Haviland rally sheds positive light on color

Hannah Brown
Special to the Signal
(From left) Ethan Chance, Marcus Collick, and Aaron Stokes all spoke at  the Black Lives Matter rally that happened last Thursday at the Haviland Park.

HAVILAND–More than 50 members of the Haviland community in southcentral Kansas gathered together on June 18 for a Black Lives Matter rally to shed light on racial injustice in the small, rural city’s park.

According to www.worldpopulationreview.com, Haviland has a 2020 population of 681, down by 2.85 percent from the 2010 census recording of 701. However, since Haviland is home to Barclay College which brings several multi-cultural students to the area each year, the community is open to differences in race and color perhaps more so than other surrounding rural Kansas communities.

“I was extremely happy with the turnout,” said Marcus Collick, organizer of the event. “I truly believe that the group that came will help continue conversations and advocate for those persons of color that they encounter and those persons of color who live in their community.”

In light of recent events, Collick said he wanted to break the silence that he felt was happening in his community. He also wanted to honor those who have fallen victim to police brutality. Collick said he not only wanted to start conversations with people that he lives life with but to make sure these conversations continue.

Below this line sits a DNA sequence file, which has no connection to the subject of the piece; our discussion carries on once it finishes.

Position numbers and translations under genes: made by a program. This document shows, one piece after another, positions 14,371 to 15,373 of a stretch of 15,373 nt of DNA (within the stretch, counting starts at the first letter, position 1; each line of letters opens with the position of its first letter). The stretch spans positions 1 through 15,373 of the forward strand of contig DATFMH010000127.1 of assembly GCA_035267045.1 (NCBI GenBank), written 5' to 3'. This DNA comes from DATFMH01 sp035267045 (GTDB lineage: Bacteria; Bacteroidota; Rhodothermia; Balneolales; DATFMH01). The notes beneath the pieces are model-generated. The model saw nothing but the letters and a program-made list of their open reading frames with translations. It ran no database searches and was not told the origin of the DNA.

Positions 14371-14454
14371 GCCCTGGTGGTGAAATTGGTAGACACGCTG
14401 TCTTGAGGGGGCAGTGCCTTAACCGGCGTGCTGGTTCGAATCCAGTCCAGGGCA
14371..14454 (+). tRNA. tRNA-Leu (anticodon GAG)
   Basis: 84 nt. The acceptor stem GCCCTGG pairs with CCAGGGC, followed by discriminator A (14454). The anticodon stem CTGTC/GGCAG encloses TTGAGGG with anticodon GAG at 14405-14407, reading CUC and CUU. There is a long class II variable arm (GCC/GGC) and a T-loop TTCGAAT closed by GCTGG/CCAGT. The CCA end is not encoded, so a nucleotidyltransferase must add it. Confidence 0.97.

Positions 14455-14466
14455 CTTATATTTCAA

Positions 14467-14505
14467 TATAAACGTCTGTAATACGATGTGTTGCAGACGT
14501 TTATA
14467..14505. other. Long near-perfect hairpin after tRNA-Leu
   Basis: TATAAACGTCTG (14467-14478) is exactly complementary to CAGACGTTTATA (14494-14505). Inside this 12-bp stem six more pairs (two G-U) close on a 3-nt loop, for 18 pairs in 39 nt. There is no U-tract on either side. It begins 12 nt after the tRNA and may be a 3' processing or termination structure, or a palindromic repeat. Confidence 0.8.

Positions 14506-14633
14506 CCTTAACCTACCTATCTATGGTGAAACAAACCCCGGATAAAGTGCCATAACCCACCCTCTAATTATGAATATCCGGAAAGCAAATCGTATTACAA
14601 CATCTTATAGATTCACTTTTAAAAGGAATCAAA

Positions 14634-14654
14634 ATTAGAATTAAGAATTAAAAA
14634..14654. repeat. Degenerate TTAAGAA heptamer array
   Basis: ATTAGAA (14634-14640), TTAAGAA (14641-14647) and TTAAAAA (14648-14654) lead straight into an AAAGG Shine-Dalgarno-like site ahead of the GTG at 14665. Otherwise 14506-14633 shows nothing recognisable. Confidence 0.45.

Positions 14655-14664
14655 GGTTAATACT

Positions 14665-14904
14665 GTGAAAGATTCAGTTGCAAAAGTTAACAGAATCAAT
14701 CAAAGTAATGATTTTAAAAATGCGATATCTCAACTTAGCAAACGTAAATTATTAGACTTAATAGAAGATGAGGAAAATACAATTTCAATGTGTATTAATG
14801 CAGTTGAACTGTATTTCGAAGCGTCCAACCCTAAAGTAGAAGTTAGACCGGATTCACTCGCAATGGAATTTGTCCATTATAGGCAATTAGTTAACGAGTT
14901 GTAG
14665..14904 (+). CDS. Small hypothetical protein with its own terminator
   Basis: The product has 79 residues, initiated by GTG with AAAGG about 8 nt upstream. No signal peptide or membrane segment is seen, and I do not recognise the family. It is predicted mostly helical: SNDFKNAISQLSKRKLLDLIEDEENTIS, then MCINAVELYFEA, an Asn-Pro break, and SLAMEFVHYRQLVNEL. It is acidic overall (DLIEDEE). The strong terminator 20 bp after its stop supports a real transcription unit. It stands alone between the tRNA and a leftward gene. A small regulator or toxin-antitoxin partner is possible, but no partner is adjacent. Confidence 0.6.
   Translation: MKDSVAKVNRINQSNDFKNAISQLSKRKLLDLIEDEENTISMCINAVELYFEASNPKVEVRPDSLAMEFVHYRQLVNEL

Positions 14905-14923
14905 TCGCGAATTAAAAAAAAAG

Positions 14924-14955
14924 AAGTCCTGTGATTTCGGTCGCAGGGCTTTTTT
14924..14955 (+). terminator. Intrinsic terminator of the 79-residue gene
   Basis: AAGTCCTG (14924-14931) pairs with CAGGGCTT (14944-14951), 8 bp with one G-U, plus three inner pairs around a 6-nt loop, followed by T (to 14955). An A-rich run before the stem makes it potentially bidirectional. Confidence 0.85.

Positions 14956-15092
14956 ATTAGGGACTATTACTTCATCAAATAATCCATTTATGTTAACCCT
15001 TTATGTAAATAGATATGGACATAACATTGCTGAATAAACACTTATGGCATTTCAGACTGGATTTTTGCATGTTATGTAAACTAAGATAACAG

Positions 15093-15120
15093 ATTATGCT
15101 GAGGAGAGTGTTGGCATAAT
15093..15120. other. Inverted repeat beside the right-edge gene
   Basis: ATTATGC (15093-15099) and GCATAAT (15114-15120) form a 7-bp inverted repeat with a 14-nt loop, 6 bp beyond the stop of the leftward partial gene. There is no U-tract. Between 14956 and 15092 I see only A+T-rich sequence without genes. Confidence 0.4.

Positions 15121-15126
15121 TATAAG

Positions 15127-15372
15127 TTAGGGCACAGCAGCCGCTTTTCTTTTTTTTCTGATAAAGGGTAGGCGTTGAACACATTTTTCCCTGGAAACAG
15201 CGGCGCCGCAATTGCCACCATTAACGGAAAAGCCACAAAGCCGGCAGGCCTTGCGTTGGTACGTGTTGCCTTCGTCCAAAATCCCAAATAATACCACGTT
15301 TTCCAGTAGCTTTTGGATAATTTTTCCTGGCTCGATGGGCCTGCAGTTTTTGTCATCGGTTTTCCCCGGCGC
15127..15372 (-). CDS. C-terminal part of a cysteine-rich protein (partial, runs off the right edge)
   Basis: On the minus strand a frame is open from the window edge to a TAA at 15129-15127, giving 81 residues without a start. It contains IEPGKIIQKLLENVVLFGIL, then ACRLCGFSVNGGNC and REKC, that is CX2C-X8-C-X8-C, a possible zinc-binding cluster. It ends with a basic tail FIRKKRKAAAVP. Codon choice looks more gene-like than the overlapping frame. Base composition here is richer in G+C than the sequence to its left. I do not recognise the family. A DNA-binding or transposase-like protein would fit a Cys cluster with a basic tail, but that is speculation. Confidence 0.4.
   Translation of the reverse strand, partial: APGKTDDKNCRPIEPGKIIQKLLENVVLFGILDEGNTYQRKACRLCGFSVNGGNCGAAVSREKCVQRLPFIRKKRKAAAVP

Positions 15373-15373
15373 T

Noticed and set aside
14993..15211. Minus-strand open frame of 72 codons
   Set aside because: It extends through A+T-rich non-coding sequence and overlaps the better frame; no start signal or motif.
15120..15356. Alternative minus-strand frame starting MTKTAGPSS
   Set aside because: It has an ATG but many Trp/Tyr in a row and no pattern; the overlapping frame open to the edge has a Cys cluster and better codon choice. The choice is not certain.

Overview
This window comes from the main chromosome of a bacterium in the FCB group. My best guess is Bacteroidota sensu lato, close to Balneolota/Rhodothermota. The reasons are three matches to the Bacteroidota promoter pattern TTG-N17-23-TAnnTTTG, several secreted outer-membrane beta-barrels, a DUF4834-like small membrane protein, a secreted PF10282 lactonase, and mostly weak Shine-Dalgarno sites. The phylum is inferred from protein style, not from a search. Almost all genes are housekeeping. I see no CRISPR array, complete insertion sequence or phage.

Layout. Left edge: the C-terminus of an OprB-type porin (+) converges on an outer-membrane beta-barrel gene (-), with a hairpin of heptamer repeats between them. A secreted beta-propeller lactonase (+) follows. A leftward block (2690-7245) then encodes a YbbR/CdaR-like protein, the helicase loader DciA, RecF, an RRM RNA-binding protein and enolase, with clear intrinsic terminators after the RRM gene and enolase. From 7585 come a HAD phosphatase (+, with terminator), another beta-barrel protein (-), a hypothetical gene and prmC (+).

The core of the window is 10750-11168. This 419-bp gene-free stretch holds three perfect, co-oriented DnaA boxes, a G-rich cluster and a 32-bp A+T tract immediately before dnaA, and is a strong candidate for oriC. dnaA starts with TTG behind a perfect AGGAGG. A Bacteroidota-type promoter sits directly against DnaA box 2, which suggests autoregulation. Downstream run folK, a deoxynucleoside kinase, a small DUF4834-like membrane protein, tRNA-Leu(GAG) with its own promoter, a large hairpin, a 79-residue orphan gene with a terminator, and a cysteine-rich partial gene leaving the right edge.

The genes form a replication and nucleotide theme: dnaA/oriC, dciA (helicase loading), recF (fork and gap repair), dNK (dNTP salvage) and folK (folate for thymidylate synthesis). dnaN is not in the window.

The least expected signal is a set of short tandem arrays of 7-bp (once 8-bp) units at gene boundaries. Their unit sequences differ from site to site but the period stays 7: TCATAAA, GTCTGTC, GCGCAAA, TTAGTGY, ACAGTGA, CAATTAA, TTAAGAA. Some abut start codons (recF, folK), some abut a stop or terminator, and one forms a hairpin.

The rally consisted of shedding light on recent police brutality, prayer, worship through song, and speeches by Mayor Aaron Stokes and Haviland resident Ethan Chance.

“Something like this rally is a bit out of character for places like Haviland, so the response can be unpredictable,” said Stokes. “But I was glad at the same time that people feel the freedom to speak up about what concerns them.”

Stokes said he felt that this rally was important for the town of Haviland because social injustice isn’t just a big city problem but a human problem.

“The need to call for equality and freedom is just as important here as it is in, say, Kansas City,” said Stokes.

Chance said it was important to have these kinds of events and conversations in a predominately white community for a multitude of reasons. Although he said he never feels like he will be harmed because he is a person of color living in Haviland, he knows that these injustices happen in other places.

“Conversations around these things are important in small towns like Haviland to have,” said Chance. “Bringing awareness to these issues in any level of communal capacity is important.”

Collick said the Haviland rally was not associated with the Black Lives Matter organization but was associated with the Black Lives Matter movement.

Originally from Salisbury, Massachusetts, Collick moved to Haviland to attend Barclay College, where he graduated with a bachelor’s and master’s degree and met his wife, Kayla. He received a Masters in Education from K-State University in May and will use his new degree as a 1st-grade teacher at Southwest Elementary in Pratt. Collick is the first Black male teacher at Southwest Elementary.